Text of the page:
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Sexuality Changes throughout the Life Span

Lorraine Benuto, Ph.D., edited by C. E. Zupanick, Psy.D.

Changes across a person's lifespan also affect what is considered normal and healthy. Aging, and related physical concerns, may have an effect on sexuality. Different concerns face men and women at different ages as well. There are also many stereotypes and myths about older adults and sexuality.

When determining what is "normal" or "healthy" it is important to keep in mind that sexuality changes throughout the life span. One "becomes" an older adult at the age of 65. In 2010, according to United Nations Population Division estimates, there were 523 million people over the age of 65. The World Health Organization reports that the number of people today aged 60 and over has doubled since 1980, and the number of people that are 80 years old will almost quadruple to 395 million between now and 2050. Despite negative stereotypes of older adults not being interested in sexuality, research has demonstrated that older adults do remain quite interested in sex well beyond the age of 70. A recent national study indicated that sexual interest remains in the moderate to high range for the majority of women and men in their 70s. In terms of engaging in sexual behaviors, 54% of men and 21% of women ages 70-80 report having sex within the past year and approximately 25% reported having sexual intercourse more than once a week (Hillman, 2008). If we consider that overall the average American couple has sex once per week (Stritof & Stritof, 2004), it seems that age does not necessarily impact frequency of sex. On the other hand, partner availability seems to greatly impact the type and frequency of sexual activity particularly for older, non-married women who significantly outnumber their male counterparts (Hillman, 2000).

Certainly, several health conditions associated with the natural aging process can impact sexuality. For women, menopause represents a normal, long-term biological change that can affect sexuality in various ways. With the start of menopause, the amount of estrogen present in the body declines. The muscles in the vagina receive less blood flow and become less elastic and begin to deteriorate. Women may also experience vaginal dryness as the amount of natural secretions in the vagina decreases. This may cause intercourse to be painful.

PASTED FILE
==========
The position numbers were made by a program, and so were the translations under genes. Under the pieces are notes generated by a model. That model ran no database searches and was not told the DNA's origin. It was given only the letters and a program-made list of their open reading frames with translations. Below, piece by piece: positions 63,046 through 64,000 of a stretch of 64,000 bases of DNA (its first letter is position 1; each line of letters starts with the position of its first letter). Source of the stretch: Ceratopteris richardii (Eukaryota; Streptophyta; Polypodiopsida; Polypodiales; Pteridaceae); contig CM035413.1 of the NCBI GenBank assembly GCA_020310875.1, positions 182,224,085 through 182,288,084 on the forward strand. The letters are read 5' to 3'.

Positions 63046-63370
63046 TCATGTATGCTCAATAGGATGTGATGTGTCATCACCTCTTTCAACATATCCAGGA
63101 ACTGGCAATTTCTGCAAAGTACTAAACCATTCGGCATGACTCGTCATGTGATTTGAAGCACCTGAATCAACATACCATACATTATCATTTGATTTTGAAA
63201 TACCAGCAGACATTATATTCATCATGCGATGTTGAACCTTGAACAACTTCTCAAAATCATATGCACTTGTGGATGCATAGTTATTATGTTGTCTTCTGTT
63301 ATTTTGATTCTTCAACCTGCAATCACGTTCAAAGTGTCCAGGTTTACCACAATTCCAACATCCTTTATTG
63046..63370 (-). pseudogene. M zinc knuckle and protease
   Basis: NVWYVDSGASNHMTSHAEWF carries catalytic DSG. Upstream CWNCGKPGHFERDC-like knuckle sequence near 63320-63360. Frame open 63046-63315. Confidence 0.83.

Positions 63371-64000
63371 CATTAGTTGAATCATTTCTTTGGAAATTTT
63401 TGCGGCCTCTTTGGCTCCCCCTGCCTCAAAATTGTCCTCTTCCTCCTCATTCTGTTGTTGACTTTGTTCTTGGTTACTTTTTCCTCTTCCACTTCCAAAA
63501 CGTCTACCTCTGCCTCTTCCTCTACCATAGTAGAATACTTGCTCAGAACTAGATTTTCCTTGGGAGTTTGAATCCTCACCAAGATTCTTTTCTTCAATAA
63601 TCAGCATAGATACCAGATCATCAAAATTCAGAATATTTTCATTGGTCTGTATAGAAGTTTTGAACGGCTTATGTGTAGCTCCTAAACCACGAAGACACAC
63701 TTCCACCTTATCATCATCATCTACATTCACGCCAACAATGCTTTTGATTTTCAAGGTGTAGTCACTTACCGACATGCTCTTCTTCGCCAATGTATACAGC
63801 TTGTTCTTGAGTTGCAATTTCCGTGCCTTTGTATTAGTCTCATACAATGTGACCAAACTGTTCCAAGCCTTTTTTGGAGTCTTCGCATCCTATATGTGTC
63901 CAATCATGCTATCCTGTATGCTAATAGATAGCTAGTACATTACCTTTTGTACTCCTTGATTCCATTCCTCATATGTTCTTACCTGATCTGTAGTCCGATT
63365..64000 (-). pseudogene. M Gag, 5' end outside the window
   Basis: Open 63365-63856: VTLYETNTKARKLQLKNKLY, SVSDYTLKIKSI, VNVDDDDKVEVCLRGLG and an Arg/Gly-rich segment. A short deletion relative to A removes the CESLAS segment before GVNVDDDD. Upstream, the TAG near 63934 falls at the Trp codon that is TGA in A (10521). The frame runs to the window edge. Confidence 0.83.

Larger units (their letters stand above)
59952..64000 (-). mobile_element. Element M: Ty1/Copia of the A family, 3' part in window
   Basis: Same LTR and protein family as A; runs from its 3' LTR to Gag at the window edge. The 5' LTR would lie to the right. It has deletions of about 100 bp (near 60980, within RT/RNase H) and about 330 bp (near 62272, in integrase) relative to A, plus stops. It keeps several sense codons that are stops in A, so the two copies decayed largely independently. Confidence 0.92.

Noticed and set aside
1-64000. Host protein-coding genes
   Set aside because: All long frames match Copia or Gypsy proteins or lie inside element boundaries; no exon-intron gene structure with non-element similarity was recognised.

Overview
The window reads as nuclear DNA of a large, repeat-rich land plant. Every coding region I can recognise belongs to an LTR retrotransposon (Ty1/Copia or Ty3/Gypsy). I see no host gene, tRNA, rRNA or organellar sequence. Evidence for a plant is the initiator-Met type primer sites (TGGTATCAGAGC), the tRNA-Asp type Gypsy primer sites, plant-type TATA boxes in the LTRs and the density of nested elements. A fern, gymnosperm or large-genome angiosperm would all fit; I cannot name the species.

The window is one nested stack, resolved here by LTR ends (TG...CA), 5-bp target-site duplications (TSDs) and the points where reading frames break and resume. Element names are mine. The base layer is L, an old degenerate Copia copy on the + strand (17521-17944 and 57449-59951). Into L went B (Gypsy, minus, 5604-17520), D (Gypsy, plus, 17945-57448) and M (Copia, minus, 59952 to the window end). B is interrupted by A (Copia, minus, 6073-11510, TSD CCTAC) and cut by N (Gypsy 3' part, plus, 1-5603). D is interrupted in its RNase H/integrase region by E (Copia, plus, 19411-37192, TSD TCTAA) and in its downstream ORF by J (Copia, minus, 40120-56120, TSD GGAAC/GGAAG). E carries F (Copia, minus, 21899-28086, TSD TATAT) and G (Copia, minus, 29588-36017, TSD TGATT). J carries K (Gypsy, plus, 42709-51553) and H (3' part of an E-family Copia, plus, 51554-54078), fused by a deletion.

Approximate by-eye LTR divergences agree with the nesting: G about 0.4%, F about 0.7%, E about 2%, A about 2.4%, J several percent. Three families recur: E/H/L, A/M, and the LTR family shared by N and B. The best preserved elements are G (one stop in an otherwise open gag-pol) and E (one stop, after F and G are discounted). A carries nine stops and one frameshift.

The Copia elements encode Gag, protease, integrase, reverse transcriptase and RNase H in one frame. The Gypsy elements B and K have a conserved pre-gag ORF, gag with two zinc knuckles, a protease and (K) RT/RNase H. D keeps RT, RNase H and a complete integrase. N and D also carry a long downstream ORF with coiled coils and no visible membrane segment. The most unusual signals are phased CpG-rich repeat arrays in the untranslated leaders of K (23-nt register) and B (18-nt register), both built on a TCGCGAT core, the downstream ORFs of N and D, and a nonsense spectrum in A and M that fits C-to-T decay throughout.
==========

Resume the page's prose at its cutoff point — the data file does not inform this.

An additional physical change that comes with menopause is the loss of reproductive ability. Women can no longer become pregnant. Without the fear of becoming pregnant, some women may find themselves enjoying sex even more. For other women, their entire perception of themselves may change. They may have a hard time viewing themselves as a woman because they can no longer bear children. This may result in feeling undesirable.

While men do not experience menopause, the level of testosterone in body decreases with age. This prompts some health professionals to use the terms "andropause." Because testosterone plays a large role in sexual desire and arousal, its natural decline during the aging process is thought to impact sexual desire and arousal in both men and women.

Chronic and serious illness can impact sexuality. This can happen both in terms of interest, and participation in sexual activity and can happen regardless of the person's interest or desire. The risk for chronic and serious illness increases as we age. Some examples of these illnesses include arthritis, diabetes, heart disease, and cancer. Arthritis can cause sexual activity to be uncomfortable, or even painful. Conditions such as heart disease and stroke may create fear about engaging in sexual activity. Diabetes impacts blood flow and can even cause nerve damage, which can lead to vaginal dryness in women, and erectile difficulties in men. Finally, cancer (and its treatment) can certainly impact sexual function (Forrester-Anderson, 2005). In fact, the harsh side-effects of cancer treatment can impact the hormone-producing organs (testes and ovaries), which in turn, affects the amount of sex hormones available in the body. Physical health can change across a lifespan and influences what is considered normal or healthy.

The above discussion includes how diminished health in older adulthood can negatively impact sexuality. However, older adulthood may also bring increased comfort for many adults. For most adults, the aging process includes a new freedom associated with decreased parenting responsibilities. This change due to an "empty nest," combined with the start of retirement, can provide a long-awaited time to spend together. Retirement may provide new opportunities for shared experiences, may enhance intimacy and improve sexual functioning. Changes throughout the lifespan may affect sexuality in both positive and negative ways.

So far, we have tried to define "healthy" sexuality and identify some things that influence that definition, such as age, gender, and illness. Now we will review the history of sexual science, focusing on what has led us to our present view of sexuality.



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